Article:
Science Concept 2: The Structure and Composition of the Lunar Interior Provide Fundamental Information on the Evolution of a Differentiated Planetary Body

  • Published 2012

Abstract

Each of the Science Goals addressed by Science Concept 2 is linked: data regarding the crust, mantle, and core must be obtained in order to understand the thermal state of the interior and the planetary heat engine. Much about these Science Goals is currently unknown: crustal thickness and lateral variability are constrained by gravity and seismic models which suffer from non-uniqueness and a lack of control points; mantle composition is ambiguously estimated from seismic velocity profiles and assumed lunar bulk compositions; mantle structure is obtained through seismic velocity profiles, but fine-scale structure is not resolved and any structure outside the Apollo network and below 1000 kilometers depth is unknown; the size, composition and state of the core are obtained through models with few constraints, where the size and state are dependent on an unknown composition, making any core characteristic estimates highly variable; and the thermal state of the interior is constrained by heat flow measurements and characteristics of the core, but current heat flow data are not representative of the global heat flux and core models are non-unique. Besides elucidating the principle objectives of each Science Goal, addressing this Science Concept will also provide data regarding formation and evolution models of the Moon (i.e., the Giant Impact (e.g., Canup, 2004a, 2004b) and Lunar Magma Ocean (LMO; e.g., Wood et al., 1970) hypotheses, the details of which are debated or unknown.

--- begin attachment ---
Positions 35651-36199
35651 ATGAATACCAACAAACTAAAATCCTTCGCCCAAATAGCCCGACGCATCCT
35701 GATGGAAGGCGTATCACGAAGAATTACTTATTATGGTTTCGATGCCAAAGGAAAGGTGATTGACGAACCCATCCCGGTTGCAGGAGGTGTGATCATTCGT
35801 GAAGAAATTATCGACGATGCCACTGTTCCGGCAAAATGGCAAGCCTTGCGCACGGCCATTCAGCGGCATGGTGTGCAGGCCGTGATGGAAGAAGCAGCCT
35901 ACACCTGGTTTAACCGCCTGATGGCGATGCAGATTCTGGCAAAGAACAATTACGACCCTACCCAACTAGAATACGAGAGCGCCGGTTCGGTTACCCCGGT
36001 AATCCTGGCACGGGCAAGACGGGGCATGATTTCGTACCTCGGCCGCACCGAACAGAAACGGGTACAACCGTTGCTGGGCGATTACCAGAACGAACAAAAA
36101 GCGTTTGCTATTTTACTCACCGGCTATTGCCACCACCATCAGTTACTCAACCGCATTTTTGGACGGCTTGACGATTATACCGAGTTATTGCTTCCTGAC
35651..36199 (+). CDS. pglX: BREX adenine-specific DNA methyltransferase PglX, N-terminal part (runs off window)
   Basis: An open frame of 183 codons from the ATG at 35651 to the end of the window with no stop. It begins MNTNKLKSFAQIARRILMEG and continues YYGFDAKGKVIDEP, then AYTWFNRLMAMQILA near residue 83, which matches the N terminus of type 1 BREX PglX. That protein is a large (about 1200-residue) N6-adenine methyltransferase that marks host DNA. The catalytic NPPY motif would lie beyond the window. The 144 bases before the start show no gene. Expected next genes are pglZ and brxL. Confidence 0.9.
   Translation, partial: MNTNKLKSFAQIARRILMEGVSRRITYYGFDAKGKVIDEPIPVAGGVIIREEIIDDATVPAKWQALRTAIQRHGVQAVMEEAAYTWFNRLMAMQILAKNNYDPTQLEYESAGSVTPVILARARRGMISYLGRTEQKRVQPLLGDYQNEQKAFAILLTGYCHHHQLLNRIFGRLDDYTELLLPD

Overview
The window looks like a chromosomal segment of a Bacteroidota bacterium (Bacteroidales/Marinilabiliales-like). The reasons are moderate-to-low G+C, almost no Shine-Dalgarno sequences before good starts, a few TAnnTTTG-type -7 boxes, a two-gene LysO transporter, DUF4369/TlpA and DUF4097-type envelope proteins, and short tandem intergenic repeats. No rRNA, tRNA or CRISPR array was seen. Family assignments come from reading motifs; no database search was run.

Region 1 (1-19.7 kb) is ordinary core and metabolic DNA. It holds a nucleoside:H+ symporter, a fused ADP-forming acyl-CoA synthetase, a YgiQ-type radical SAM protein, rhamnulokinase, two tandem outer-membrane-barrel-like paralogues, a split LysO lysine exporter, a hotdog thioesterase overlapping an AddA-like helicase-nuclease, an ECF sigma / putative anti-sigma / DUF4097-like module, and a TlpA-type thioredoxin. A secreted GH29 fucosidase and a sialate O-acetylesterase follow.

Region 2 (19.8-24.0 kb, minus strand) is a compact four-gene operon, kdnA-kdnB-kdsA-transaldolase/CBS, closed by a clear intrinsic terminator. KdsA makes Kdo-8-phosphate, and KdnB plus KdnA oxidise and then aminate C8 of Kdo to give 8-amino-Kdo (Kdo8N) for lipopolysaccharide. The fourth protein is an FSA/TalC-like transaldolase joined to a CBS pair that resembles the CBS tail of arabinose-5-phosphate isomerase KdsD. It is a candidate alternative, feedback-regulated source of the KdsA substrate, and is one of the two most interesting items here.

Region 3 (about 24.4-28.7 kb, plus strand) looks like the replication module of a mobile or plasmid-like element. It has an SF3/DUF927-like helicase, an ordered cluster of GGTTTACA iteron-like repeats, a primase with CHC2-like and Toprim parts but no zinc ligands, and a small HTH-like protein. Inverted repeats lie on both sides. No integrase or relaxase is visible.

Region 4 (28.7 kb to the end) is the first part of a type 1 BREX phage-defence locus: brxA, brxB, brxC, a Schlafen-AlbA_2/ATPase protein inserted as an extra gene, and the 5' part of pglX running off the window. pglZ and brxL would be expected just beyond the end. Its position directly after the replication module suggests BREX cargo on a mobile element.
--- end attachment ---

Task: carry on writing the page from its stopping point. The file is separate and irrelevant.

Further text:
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Cite this paper

@inproceedings{2012ScienceC2, title={Science Concept 2: The Structure and Composition of the Lunar Interior Provide Fundamental Information on the Evolution of a Differentiated Planetary Body}, author={}, year={2012} }